One question the reader might have is this: can I care about the plight of two characters traumatized by the circumstances of a fictional disease in the current real-world context of  COVID-19, with all of its attendant horrors that include the enraging mishandling of the response to the virus?

The good news for fans of horror generally and Tremblay’s work specifically is yes, Survivor Song‘s harrowing narrative is able to compete with the current context by pitting characters we care about against the horrors of the human’s body’s failure to fend off a virus that feels neither pity nor mercy. In contrast to that, we have the heroism exhibited by both Nats and Rams in the face of their pitiless, merciless foe. Even in these dark days, individual acts of heroism, even fictional ones, arguably count for something.

What do we see in the book’s mirror which reflects the sensibilities of the novel and co-mingles them with the urgency of the pandemic? When speaking of heroic acts, where is the heroism in our leaders, who, at least, in America, are failing to protect our health care workers, our students and our teachers, and are telling us to expose ourselves to the virus if we want to eat and learn and remain housed? The narrative of Nats and Rams is nothing that anybody should have to experience in this life. So why, when in reality we experience similar desperation, will our government fail to come to our aid?  

This horror, the failure of institutions, the cruelty apparent in the spectacle of the failure of leaders to do what is needed, maybe what future zombie narratives will tackle to stay relevant. I was reading Survivor Song when I came across Charles Pulliam-Moore’s article for Gizmodo, “Zombie Stories Are Going to Have to Change.” Pulliam-Moore argues that before COVID-19, zombie tales were “morbidly fun to consume . . . because, on some level, they absolve humans of any responsibility in their own demise and give us an easily identifiable villain to rally against.” In the television show The Walking Dead, for example, most of the perils involve zombie traps of one sort or another. While in that show, there are definitely non-moral non-zombified actors, these people (the cannibals, e.g.) come to their evil ways because their characters have been traumatized by the stress of the pandemic.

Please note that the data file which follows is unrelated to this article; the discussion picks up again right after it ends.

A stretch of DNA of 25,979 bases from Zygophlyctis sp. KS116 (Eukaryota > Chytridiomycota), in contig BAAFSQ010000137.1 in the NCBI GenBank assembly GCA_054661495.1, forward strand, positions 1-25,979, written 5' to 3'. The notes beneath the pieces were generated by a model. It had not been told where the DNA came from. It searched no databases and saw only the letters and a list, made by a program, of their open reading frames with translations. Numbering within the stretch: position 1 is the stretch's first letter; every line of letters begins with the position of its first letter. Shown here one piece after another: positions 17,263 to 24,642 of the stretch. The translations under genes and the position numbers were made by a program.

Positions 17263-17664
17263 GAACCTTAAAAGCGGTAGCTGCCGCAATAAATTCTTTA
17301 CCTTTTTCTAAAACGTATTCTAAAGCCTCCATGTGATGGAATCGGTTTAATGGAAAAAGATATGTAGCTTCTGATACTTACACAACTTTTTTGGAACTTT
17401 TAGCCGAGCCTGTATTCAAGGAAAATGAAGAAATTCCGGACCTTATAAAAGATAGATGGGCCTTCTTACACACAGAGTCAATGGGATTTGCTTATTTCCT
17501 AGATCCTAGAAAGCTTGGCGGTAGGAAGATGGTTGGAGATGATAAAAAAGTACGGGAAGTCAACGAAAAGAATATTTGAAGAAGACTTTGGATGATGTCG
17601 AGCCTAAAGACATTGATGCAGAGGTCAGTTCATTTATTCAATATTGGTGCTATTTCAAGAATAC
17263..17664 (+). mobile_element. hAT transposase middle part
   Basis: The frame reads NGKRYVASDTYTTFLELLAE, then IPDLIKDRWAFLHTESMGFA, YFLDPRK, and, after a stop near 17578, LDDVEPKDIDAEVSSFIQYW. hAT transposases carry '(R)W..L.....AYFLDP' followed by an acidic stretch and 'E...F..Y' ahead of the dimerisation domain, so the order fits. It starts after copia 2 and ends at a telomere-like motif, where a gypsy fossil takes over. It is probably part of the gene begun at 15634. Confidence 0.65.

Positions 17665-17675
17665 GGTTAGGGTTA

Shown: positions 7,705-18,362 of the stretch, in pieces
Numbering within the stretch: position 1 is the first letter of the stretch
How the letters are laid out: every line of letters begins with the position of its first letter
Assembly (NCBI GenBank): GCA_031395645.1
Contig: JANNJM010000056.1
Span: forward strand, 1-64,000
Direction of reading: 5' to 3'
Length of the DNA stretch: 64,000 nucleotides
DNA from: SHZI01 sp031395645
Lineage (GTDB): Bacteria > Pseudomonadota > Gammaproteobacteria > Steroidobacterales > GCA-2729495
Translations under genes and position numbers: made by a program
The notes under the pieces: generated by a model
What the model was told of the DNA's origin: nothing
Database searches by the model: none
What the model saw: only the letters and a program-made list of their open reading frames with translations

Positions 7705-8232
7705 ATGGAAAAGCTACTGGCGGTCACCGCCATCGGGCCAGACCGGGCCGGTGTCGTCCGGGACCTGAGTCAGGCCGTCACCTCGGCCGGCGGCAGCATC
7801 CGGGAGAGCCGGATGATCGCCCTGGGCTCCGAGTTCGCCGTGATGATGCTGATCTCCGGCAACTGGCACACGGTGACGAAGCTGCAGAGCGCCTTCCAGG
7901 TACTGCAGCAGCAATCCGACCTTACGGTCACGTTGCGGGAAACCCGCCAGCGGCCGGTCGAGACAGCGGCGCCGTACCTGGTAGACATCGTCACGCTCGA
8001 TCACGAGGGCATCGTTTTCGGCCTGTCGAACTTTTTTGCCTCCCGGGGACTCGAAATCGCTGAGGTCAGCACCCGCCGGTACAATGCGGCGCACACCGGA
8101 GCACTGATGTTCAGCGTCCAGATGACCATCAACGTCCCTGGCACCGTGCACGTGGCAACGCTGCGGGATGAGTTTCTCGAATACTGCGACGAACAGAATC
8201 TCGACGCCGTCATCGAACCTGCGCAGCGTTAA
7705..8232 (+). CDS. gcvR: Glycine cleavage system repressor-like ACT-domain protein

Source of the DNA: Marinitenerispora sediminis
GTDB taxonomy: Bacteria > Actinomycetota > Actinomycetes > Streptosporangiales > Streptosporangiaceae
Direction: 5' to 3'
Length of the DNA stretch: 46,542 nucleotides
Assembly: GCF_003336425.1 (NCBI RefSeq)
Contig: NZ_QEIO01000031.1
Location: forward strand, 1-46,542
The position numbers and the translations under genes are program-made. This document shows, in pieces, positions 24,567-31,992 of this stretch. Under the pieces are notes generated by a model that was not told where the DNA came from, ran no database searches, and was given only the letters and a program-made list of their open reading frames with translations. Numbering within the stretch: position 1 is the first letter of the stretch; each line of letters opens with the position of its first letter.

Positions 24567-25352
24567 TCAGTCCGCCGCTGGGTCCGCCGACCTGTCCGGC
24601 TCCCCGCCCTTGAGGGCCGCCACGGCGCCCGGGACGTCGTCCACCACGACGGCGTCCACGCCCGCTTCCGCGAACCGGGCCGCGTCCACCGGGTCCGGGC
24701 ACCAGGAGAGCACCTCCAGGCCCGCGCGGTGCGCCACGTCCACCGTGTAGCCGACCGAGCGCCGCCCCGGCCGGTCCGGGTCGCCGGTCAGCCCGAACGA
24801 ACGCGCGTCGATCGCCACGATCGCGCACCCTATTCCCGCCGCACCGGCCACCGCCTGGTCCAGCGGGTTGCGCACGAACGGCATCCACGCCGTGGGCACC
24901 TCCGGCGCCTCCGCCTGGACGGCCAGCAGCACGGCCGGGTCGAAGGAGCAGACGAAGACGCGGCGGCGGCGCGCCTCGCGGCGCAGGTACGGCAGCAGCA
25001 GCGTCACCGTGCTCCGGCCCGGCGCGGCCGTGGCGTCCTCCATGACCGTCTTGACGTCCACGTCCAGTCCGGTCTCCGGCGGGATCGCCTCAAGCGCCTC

But in the world of COVID-19, we see the hardship caused by the virus, but the suffering’s great scale and the nature of its unequal distribution is determined by the fecklessness of our leadership. As Mr. Pullian-Moore puts it, “it’s becoming increasingly difficult not to recognize that while covid-19 itself is an unthinking, tireless enemy with an endless appetite for human life, the true monsters of our specific story are those who’ve politicized the pandemic and the few measures we have to face it.”

That Survivor Song doesn’t examine the failure of institutions to respond to a public health crisis doesn’t mean that it’s not a great read, even as 28 Days Later is still a good movie. Perhaps it is simply enough to note that the nightmare we’re living, albeit sharing strands of the DNA of trial by illness, is a different narrative from Tremblay’s Survivor Song.

Three Crows Magazine is a reader-funded publication and your support keeps us operational and independent to continue paying our authors for the best fiction and non-fiction possible. Even $1 helps keeps us afloat. Thank You!
Become a patron at Patreon!